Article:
Their remarkable comeback last week has electrified Japan, where hardcore and casual fans alike stayed up until midnight to watch their victory over the four-time world champions.
“We’re just one game in, but Japan are already exceeding expectations,” said Dan Orlowitz, a sports reporter with the Japan Times. “I would have been more than happy with a draw against Germany, but to actually get the win is phenomenal.”
Japan’s travelling fans have already endeared themselves to their hosts, not least for cleaning up after themselves following the Germany match – a ritual that stretches back decades. That goodwill extends to the team, who left stadium staff gifts of origami paper cranes in their spotless dressing room.
Japan’s players, who are up against Costa Rica today, say they are spearheading an Asian challenge to football royalty from Europe and South America – a mission whose accomplishments include Saudi Arabia’s shock win over Argentina.
“It certainly feels like this could turn out to be a great tournament for Asian countries,” said Jeremy Walker, editor of Sporting Asia, the Olympic Council of Asia’s official magazine. “The wins for Saudi Arabia and Japan were a huge step forward for Asian football, especially in the Middle East,” said Walker, who has reported on Japan at three World Cups and is now based in Kuwait.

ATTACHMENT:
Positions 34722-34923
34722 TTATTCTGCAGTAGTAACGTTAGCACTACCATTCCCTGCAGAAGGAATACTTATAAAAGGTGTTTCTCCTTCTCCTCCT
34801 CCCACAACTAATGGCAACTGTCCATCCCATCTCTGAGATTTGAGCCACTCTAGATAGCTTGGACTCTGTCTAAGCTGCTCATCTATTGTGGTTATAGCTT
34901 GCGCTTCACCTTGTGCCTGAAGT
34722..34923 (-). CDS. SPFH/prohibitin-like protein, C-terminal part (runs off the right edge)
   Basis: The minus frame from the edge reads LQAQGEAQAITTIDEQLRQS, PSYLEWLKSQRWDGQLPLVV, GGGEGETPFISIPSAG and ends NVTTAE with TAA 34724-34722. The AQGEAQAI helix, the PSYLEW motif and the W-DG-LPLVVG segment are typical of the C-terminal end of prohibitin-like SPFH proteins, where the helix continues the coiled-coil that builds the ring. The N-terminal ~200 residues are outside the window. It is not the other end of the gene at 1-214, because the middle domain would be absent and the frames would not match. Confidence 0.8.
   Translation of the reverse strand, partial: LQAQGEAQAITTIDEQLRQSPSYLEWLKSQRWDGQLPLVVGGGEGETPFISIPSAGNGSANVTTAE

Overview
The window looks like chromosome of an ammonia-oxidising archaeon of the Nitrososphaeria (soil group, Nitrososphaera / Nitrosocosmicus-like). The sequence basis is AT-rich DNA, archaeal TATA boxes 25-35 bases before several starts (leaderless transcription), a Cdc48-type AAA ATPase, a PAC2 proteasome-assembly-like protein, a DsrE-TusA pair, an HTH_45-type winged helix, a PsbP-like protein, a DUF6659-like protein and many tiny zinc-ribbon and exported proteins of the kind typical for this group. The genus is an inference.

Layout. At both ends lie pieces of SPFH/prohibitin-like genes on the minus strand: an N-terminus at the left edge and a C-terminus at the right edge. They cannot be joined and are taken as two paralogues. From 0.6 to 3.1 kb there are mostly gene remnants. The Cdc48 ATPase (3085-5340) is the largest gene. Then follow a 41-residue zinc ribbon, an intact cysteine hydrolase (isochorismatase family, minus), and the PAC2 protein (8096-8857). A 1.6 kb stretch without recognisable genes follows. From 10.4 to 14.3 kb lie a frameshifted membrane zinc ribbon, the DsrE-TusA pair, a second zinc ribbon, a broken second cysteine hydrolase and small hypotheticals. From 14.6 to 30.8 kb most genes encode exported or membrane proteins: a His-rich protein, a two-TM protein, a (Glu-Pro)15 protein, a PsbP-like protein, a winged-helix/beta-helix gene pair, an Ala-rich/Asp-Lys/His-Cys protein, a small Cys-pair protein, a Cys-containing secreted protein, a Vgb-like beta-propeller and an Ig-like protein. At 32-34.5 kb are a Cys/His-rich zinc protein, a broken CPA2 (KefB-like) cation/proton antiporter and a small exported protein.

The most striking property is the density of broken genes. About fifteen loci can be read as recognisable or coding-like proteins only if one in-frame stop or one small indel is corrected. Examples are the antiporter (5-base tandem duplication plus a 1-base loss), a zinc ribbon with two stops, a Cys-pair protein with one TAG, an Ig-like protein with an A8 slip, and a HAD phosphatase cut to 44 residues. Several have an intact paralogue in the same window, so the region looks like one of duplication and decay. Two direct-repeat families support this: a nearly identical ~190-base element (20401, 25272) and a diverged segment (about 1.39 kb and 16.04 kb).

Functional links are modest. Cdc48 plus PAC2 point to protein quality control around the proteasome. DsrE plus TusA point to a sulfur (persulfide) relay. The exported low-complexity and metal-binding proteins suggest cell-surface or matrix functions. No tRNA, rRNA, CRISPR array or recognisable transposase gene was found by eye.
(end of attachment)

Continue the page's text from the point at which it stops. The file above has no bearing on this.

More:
“The locals here were cheering for Japan, too, so there is a strong feeling of pride that Asian teams have beaten two superpowers in Argentina and Germany. Qatar and Iran were disappointing in their first matches, but Saudi Arabia and Japan have changed the atmosphere. But can an Asian team reach the semi-finals, like South Korea in 2002? That’s going to be very tough.”
Orlowitz agrees the tide has turned for Asian teams after Qatar and Iran lost their opening matches. “I think there was a lot of concern among Asian football watchers early on with Qatar and Iran, but since then Asia has had a very respectable showing. The challenge will be getting into the quarter-finals. It may be too early to start thinking about that, but there’s room for hope.”
Japan’s coach, Hajime Moriyasu, could cement his newfound status as national hero if he achieves his goal of taking Japan to the last eight for the first time since their World Cup debut at France 1998, and four years after they came agonisingly close in Russia.
“I believe it’s a historic moment, a historic victory,” he said after the Germany game. “If I think about the development of Japanese soccer, thinking of the players, for them this was a big surprise.”
While Moriyasu revelled in his players’ heroics, fans back home were awaiting the next appearance by Taiyo, an eight-year-old river otter at an aquarium in Tokyo, which predicted Japan would beat Germany the day before the match.
If they repeat the feat against Costa Rica, they could make the knockout stages irrespective of the result of their final group match against Spain. But as the team’s fans anticipated a second raucous night of celebration this weekend, the players were trying – with little success – to play down their prospects.
“We haven’t changed history yet, but I think it was a historic match, so I celebrated with my teammates,” said Ritsu Doan, who scored Japan’s first goal against Germany. “But from today, I’ve changed my mindset and am preparing for the Costa Rica game. It’s important not to get big-headed.”